Alape has been master-crafting bathrooms since it was founded in 1896 in Saxony, Germany. Its new multifunctional shelf system Assist is designed by carpenter and architect Wolfgang Hartauer and made of smart powder-coated aluminium with a matte-black finish.
Nomess’s powder-coated steel side tables are a clever storage solution for people with limited space. The sculpted object is enough to liven up any room and its rectilinear slot is perfect for magazines.
Verena Hennig’s chairs, benches and stools feature rolling aluminium rods that allow the seated to easily slide along and make room for a companion. The collection’s playfulness may stem from Hennig’s love for US sculptor Alexander Calder’s mobiles (she was given a book about him when she was younger), which is reflected in her modernist colour palette of red, white, cream and black.
Barcelona-based studio Goula Figuera flicked everyone’s switch a few years back with its Lines and Dots pendant lights. The duo’s follow-up in the lighting-meets-sculpture sphere is Han, a steel coat hook that emits a soft light.
After studying interior and architectural design at Kyoto University of Art & Design, owner Masaya Asahi honed his skills at various furniture makers, including our favourite: Pacific Furniture Service. In 2009, Masaya and his wife Yayoi opened this small set-up in Kyoto to sell the products that Masaya designs, including brass-arm mirrors, aluminium shelves and glass lamp shades to complement a strong selection of hardware items.
Much of the inspiration behind Danish lighting brand Louis Poulsen’s Yuh lamp comes from modernist masters Poul Henningsen and Arne Jacobsen. In creating this design, Danish-Italian firm GamFratesi borrowed from Henningsen’s fascination with the shape of light: Yuh’s shade can be moved and its beam directed anywhere.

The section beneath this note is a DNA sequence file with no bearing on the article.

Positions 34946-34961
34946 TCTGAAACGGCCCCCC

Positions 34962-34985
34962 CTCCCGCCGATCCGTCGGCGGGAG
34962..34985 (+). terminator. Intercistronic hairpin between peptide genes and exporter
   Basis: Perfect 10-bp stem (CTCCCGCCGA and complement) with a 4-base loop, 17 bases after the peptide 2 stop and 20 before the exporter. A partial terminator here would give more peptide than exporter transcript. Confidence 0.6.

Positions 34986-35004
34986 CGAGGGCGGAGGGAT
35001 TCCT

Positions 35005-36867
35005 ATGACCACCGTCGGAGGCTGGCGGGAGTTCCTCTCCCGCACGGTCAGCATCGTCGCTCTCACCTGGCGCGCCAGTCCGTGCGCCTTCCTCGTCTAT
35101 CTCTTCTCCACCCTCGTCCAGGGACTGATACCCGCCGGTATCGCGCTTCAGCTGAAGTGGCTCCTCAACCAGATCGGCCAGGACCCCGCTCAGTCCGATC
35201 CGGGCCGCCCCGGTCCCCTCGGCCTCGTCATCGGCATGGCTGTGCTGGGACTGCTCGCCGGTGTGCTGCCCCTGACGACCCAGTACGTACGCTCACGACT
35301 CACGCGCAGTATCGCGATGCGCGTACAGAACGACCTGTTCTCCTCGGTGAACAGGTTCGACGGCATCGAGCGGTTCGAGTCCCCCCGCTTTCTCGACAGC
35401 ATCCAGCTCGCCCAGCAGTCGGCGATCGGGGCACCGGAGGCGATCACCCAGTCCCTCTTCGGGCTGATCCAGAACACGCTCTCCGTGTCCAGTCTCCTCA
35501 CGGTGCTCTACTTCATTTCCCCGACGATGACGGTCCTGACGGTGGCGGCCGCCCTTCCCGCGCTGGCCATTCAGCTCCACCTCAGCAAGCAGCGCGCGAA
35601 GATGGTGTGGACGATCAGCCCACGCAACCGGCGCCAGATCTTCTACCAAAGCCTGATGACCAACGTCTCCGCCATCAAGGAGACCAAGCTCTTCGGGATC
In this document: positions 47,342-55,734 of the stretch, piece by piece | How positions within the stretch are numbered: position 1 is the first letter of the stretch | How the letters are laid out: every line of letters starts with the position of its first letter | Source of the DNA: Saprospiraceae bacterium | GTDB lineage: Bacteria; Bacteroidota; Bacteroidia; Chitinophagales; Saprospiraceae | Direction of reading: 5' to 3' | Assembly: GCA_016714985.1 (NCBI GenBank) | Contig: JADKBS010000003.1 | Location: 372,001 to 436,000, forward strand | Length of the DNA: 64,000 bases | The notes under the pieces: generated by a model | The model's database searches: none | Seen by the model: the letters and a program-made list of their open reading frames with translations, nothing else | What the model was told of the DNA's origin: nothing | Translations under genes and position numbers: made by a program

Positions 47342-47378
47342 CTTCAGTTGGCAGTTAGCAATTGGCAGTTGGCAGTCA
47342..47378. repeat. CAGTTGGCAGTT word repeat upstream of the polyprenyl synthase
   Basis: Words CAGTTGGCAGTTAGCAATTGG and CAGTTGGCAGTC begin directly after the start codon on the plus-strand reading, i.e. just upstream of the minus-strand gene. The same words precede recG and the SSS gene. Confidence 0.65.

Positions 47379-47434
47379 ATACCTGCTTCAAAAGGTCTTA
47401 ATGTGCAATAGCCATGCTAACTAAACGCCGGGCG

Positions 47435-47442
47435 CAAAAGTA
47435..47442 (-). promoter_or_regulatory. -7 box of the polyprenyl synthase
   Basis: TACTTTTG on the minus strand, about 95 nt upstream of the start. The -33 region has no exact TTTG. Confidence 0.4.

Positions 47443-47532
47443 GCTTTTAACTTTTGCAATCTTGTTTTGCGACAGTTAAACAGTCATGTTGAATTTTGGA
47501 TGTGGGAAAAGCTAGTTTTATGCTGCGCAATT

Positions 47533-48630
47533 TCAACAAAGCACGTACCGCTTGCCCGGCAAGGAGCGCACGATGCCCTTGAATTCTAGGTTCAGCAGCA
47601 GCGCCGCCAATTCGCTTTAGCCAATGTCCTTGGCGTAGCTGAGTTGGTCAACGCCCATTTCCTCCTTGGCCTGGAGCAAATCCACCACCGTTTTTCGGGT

Lisbon-based brand Util’s first product collection includes the powder-coated steel Basso mini-bar with cork top. Util’s pieces play to the company’s Portuguese heritage by making use of traditional materials and crafts.
These handwoven floor coverings by Belgium’s Marie Mees and Cathérine Biasino of The Alfred Collection use a mixture of top wools, one from New Zealand and the other from Portugal. The first offers softness and a warm aesthetic, while the second adds strength. The collection is available in four pattern variations: Ivy, Fran, Lucy and Frenzy.
Celebrating its 210th birthday this year, the elegant bentwood Chiavarina chair is an Italian design classic. Today the best versions of this sturdy yet lightweight number come from brothers and carpenters Paolo and Gabriele Levaggi of Fratelli Levaggi. “It’s important to use wood that is both hard and elastic,” says Paolo. “The Chiavarina is not simply a chair: it’s a way of building, of putting single parts together to create one lasting piece.”
This autumn, French interior designer Pierre Yovanovitch is launching his first furniture and lighting collection at New York gallery R & Company. He worked with craftspeople to produce its 24 pieces.
I’ve been designing bespoke pieces for my interior projects since the beginning of my practice. Creating a whole collection for a public exhibition has always been a dream of mine.